Ukraine and Russia: What you need to know right now

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Powerful explosions rocked the Ukrainian city of Mykolaiv early on Saturday, the mayor said, a day after authorities said at least 21 people were killed when Russian missiles struck an apartment building near the Black Sea port of Odesa.


* Kremlin spokesperson Dmitry Peskov told reporters: “I would like to remind you of the president’s words that the Russian Armed Forces do not work with civilian targets.”

* Russians have been shelling the eastern city of Lysychansk from different directions, the regional governor said. Russian forces have captured an oil refinery, one report said, citing Russia’s defense ministry. * Reuters could not independently verify the battlefield accounts.

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* The United States is sending Ukraine two NASAMS surface-to-air missile systems, four additional counter-artillery radars and up to 150,000 rounds of 155mm artillery ammunition as part of its latest weapons packages for Ukraine.

*President Vladimir Putin issued a decree that seizes full control of the Sakhalin-2 gas and oil project in Russia’s far east, a move that could force out Shell and Japanese investors.

* A Reuters examination of companies, executives and investors underpinning Russia’s defense sector shows a sizable number have yet to be affected by Western sanctions.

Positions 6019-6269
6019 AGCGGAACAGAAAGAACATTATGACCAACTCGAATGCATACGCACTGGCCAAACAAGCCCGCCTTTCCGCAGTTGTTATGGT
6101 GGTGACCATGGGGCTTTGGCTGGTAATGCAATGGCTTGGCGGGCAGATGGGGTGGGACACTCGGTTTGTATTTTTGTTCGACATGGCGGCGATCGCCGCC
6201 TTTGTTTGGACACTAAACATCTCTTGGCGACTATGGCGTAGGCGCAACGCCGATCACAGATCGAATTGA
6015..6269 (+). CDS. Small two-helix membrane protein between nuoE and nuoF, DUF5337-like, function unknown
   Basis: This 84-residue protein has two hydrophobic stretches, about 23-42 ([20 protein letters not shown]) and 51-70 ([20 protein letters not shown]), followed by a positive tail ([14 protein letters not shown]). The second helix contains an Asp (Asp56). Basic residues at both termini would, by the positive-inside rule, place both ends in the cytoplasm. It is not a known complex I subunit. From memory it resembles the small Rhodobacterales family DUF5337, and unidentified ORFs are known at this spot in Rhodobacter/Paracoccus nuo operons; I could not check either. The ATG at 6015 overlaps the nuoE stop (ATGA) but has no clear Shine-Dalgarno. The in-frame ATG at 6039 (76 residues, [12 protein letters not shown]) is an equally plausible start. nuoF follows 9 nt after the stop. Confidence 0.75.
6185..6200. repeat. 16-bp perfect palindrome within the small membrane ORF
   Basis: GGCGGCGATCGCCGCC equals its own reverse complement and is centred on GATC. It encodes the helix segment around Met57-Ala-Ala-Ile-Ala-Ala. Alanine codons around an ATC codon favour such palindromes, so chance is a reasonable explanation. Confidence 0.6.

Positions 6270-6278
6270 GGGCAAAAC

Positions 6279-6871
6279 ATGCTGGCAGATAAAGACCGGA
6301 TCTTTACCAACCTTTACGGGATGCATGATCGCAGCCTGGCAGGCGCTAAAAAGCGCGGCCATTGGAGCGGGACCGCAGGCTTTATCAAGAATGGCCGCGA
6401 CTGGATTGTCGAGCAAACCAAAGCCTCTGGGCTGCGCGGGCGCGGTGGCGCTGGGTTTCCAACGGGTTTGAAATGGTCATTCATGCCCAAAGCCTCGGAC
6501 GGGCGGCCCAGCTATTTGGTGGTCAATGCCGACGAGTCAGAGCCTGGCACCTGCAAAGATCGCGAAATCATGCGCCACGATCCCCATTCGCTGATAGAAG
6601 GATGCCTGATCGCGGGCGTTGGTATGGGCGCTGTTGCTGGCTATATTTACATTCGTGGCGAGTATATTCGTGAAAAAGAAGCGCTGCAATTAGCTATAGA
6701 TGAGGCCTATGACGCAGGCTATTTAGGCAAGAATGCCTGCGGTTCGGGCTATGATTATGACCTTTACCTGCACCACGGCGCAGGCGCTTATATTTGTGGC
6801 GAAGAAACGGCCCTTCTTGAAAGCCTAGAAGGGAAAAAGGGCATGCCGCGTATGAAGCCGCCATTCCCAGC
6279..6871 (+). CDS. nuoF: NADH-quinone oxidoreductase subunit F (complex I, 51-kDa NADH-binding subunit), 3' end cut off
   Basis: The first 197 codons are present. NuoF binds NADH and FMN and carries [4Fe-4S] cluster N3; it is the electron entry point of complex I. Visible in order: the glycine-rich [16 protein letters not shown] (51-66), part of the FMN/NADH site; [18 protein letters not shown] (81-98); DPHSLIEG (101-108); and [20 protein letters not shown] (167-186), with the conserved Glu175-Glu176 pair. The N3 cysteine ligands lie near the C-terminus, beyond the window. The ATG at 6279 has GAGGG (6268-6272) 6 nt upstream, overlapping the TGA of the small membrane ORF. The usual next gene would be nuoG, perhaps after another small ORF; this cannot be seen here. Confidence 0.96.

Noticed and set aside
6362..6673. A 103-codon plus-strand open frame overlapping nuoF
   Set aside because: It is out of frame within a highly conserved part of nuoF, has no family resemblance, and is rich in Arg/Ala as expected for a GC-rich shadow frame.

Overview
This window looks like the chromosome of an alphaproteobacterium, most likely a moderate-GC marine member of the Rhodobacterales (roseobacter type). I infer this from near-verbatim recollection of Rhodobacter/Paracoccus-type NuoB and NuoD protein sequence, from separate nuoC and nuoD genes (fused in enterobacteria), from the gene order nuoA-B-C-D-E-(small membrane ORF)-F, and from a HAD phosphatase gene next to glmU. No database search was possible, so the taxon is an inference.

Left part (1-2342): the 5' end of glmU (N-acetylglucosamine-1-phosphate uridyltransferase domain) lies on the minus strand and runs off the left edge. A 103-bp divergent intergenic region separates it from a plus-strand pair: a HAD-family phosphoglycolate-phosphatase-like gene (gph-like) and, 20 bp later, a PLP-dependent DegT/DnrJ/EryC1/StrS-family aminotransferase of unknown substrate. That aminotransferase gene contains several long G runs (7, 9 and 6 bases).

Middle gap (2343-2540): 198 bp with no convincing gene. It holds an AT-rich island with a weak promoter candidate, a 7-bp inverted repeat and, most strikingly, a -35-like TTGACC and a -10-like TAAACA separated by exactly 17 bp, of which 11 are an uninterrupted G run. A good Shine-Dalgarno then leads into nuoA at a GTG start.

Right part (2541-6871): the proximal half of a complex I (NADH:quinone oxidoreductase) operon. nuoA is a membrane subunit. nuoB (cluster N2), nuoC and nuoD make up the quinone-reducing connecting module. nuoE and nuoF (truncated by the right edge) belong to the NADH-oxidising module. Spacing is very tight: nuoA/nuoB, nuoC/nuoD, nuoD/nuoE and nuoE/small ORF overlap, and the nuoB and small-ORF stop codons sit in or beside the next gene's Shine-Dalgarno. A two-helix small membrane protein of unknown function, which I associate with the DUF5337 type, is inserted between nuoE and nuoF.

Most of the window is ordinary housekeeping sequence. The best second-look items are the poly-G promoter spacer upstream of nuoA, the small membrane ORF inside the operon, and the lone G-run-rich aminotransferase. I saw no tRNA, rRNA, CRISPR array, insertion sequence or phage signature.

* U.S. basketball star Brittney Griner went on trial in Moscow to face drug charges that could see her face up to 10 years in prison.

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* Two Britons were charged with “mercenary activities” in the Russian-backed separatist region of Donetsk, Russian agency TASS reported. Last month, another two Britons accused of the same charge were sentenced to death.

* Russia’s ambassador to Bulgaria said she would ask Moscow to close its embassy in Sofia after 70 Russian diplomatic staff were expelled.

* Ukraine’s nuclear power operator said it had re-established its connection to surveillance systems at the Zaporizhzhia nuclear plant, Europe’s largest, which is occupied by Russian forces.


* “There are powerful explosions in the city! Stay in shelters!” Mykolaiv mayor Oleksandr Senkevich wrote on the Telegram messaging app.

* “Almost all the city infrastructure is destroyed. We are living without gas, electricity, and water since May,” Sergei Oleinik, 65, resident of Russian-occupied Sievierodonetsk, told Reuters. “We are glad that this ended, and soon maybe reconstruction will start, and we will be back to more or less normal life.” (Compiled by Lincoln Feast)

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